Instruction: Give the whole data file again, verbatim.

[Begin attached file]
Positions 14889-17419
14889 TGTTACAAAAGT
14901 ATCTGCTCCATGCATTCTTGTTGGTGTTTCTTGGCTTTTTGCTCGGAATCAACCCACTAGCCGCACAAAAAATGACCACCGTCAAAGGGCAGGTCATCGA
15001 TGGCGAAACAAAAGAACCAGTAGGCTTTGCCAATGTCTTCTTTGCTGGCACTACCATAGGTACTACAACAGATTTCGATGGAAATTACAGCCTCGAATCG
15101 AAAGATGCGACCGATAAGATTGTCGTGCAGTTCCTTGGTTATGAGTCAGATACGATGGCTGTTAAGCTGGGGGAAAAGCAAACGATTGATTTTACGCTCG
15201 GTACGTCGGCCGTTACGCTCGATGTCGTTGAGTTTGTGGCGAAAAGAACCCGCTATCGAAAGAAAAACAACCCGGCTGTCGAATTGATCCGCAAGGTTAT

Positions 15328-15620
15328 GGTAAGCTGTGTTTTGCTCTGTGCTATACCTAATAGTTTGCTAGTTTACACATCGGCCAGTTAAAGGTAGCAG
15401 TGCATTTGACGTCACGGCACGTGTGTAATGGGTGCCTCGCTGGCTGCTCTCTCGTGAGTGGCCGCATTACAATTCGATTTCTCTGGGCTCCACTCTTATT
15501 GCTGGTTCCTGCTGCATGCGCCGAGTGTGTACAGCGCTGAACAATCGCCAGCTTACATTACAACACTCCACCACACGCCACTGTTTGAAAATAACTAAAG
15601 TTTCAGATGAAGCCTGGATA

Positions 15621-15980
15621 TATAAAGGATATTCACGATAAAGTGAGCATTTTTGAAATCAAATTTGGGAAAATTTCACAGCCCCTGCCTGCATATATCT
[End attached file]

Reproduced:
Positions 14889-17419
14889 TGTTACAAAAGT
14901 ATCTGCTCCATGCATTCTTGTTGGTGTTTCTTGGCTTTTTGCTCGGAATCAACCCACTAGCCGCACAAAAAATGACCACCGTCAAAGGGCAGGTCATCGA
15001 TGGCGAAACAAAAGAACCAGTAGGCTTTGCCAATGTCTTCTTTGCTGGCACTACCATAGGTACTACAACAGATTTCGATGGAAATTACAGCCTCGAATCG
15101 AAAGATGCGACCGATAAGATTGTCGTGCAGTTCCTTGGTTATGAGTCAGATACGATGGCTGTTAAGCTGGGGGAAAAGCAAACGATTGATTTTACGCTCG
15201 GTACGTCGGCCGTTACGCTCGATGTCGTTGAGTTTGTGGCGAAAAGAACCCGCTATCGAAAGAAAAACAACCCGGCTGTCGAATTGATCCGCAAGGTTAT

Positions 15328-15620
15328 GGTAAGCTGTGTTTTGCTCTGTGCTATACCTAATAGTTTGCTAGTTTACACATCGGCCAGTTAAAGGTAGCAG
15401 TGCATTTGACGTCACGGCACGTGTGTAATGGGTGCCTCGCTGGCTGCTCTCTCGTGAGTGGCCGCATTACAATTCGATTTCTCTGGGCTCCACTCTTATT
15501 GCTGGTTCCTGCTGCATGCGCCGAGTGTGTACAGCGCTGAACAATCGCCAGCTTACATTACAACACTCCACCACACGCCACTGTTTGAAAATAACTAAAG
15601 TTTCAGATGAAGCCTGGATA

Positions 15621-15980
15621 TATAAAGGATATTCACGATAAAGTGAGCATTTTTGAAATCAAATTTGGGAAAATTTCACAGCCCCTGCCTGCATATATCT